Mar­ginal call

Dal­ton wants Pre­mier’s prom­ise on po­lice sta­tion, tim­ber

Deniliquin Pastoral Times - - FRONT PAGE - By ZOE MCMAUGH

The De­niliquin dis­trict looks set to be cat­a­pulted into its strong­est po­lit­i­cal po­si­tion for decades in tomorrow’s Mur­ray by­elec­tion.

The re­sult is ex­pected to de­liver the re­gion into a mar­ginal seat, with a strong pos­si­bil­ity it could fall to the Shoot­ers, Fish­ers and Farm­ers Party.

In a Grif­fith news­pa­per poll, SFF can­di­date He­len Dal­ton has a com­mand­ing lead of The Na­tion­als’ Austin Evans, who is try­ing to re­place the re­cently re­tired Adrian Pic­coli.

The Na­tion­als say they ex­pect to win nar­rowly. If they don’t, they are likely to throw every­thing — in­clud­ing plenty of money — at the re­gion be­fore the next state elec­tion in March 2019 in an at­tempt to win it back.

Mrs Dal­ton, a farmer from Binya, east of Grif­fith, has for many years been a strong ad­vo­cate for farm­ing is­sues, in par­tic­u­lar bet­ter wa­ter pol­icy.

Her main op­po­nent, Mr Evans, is bat­tling a widely held view that his party has not done enough for the re­gion it has rep­re­sented for decades.

The De­niliquin dis­trict has been a safe Na­tion­als’ seat for more than 35 years.

The only time it was a no­tion­ally mar­ginal seat was fol­low­ing a boundary re­dis­tri­bu­tion that moved our re­gion into Mur­ray-Dar­ling in the lead-up to the 2007 state elec­tion. That seat was held by Coun­try La­bor’s Peter Black.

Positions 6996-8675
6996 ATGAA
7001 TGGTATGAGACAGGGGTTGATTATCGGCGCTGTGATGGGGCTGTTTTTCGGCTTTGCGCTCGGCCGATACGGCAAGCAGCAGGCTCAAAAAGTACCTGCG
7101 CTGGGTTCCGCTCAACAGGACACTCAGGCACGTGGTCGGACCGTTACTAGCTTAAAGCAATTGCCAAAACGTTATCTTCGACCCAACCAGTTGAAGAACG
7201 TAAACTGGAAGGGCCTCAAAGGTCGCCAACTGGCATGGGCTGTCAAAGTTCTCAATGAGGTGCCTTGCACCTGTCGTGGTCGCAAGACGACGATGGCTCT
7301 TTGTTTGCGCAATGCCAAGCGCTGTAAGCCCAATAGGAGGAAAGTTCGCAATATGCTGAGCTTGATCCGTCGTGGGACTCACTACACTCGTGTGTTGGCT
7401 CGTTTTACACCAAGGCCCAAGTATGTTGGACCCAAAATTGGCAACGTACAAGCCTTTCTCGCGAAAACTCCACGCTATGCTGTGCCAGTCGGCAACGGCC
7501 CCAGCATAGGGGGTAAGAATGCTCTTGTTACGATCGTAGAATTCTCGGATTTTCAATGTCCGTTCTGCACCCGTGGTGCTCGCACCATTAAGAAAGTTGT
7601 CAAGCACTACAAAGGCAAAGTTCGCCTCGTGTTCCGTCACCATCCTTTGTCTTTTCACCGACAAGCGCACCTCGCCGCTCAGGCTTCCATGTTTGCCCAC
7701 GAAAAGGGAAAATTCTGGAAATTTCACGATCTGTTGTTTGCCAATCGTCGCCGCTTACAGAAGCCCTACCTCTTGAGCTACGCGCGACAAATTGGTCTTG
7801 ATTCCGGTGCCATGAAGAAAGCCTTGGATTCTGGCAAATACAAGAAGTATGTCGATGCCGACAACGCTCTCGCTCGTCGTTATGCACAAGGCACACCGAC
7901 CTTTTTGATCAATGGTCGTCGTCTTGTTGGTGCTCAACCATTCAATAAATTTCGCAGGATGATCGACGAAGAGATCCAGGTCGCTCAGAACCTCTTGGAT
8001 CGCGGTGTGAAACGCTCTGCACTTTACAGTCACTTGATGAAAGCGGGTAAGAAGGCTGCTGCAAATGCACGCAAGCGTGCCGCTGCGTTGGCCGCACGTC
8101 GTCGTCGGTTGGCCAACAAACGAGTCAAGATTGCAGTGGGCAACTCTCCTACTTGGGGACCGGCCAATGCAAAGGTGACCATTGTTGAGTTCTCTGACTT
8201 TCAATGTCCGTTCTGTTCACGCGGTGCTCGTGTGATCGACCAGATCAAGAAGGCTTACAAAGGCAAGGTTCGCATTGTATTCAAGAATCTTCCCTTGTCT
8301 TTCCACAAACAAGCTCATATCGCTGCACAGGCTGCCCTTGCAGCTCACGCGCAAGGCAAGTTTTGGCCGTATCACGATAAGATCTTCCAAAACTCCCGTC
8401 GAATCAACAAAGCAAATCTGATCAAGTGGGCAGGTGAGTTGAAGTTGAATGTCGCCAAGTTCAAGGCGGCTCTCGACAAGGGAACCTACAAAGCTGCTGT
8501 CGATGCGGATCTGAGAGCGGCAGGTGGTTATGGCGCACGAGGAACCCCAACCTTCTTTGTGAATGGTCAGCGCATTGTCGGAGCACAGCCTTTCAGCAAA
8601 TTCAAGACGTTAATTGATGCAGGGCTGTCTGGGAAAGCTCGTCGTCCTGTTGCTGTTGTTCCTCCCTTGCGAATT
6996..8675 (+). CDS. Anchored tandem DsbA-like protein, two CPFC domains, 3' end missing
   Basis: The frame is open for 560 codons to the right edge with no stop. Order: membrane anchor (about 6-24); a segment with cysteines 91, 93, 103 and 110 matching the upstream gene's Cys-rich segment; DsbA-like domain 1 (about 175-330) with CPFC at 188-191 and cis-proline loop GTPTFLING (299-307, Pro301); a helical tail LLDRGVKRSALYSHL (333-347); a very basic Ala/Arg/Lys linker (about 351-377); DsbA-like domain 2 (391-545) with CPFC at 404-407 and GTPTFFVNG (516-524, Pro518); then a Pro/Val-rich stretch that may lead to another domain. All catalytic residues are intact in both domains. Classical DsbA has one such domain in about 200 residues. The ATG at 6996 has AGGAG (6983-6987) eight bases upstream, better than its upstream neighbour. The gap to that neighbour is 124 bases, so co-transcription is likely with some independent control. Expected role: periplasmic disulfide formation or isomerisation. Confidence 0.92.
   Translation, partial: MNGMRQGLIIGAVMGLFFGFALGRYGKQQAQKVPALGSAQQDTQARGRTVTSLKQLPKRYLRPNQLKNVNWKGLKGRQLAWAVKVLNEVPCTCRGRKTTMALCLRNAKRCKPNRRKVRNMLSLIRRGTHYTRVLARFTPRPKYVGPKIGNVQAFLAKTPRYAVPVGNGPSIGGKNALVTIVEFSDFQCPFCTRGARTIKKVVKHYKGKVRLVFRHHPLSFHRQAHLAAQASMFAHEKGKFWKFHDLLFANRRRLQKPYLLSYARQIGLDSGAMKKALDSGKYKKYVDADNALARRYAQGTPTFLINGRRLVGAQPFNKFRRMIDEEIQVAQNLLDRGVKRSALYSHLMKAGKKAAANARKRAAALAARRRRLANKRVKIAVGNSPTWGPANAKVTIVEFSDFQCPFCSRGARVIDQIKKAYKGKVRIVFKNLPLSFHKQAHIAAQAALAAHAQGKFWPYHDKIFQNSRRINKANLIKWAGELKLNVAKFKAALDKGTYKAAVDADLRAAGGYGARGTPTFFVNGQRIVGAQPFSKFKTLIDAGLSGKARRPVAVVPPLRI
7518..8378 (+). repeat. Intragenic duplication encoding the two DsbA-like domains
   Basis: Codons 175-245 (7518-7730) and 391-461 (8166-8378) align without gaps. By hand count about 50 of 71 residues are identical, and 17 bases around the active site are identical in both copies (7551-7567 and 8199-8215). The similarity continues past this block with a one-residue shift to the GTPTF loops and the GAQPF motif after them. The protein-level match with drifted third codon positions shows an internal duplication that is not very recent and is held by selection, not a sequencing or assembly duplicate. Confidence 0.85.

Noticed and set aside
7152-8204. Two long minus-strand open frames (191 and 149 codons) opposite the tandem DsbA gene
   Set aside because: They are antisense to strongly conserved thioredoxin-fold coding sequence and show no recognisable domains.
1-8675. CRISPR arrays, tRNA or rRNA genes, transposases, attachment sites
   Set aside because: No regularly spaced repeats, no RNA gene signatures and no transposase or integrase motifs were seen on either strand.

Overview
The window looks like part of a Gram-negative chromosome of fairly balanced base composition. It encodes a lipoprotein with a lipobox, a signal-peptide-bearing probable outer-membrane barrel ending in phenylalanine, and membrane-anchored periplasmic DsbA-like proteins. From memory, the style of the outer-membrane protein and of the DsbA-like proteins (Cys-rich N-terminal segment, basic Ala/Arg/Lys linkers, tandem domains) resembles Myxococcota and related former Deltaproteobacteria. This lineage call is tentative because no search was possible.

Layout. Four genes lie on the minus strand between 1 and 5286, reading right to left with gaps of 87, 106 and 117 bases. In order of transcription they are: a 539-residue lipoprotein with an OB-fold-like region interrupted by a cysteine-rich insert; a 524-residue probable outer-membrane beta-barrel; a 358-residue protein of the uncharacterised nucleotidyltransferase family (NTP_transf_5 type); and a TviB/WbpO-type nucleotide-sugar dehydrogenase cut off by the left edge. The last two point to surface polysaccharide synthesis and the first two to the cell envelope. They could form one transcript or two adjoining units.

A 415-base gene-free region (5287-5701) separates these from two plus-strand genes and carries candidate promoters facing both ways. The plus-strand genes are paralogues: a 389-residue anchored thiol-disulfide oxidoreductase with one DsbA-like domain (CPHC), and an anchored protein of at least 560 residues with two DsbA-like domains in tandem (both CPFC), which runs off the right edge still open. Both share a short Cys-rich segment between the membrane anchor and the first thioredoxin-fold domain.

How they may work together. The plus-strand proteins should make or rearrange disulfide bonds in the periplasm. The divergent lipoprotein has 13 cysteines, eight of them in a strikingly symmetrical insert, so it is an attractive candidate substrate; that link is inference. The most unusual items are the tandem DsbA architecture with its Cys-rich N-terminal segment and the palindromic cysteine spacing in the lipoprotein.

It led to La­bor and The Na­tion­als mak­ing a broad range of prom­ises in their re­spec­tive bids to win the seat, in­clud­ing the com­mit­ment of a new po­lice sta­tion which, a decade later, is fi­nally un­der con­struc­tion.

In the cur­rent cam­paign The Na­tion­als have again made gen­er­ous fund­ing com­mit­ments, and have rolled out more Min­is­te­rial vis­its in the last two months than we have seen since 2006-07.

Iron­i­cally, as the new sta­tion nears com­ple­tion, polic­ing is one of the is­sues Austin Evans has been forced to de­fend.

He has been un­able to quash spec­u­la­tion the Lo­cal Area Com­mand head­quar­ters will be re­lo­cated from De­niliquin af­ter the elec­tion in what NSW Po­lice is call­ing a ‘reengi­neer­ing’ of com­mand bound­aries.

The De­niliquin dis­trict has learned over the years that ‘re-en­gi­neer­ing’ and ‘re­struc­tur­ing’ gen­er­ally means re­lo­cat­ing lo­cal po­si­tions to larger re­gional cen­tres such as Al­bury and Wagga.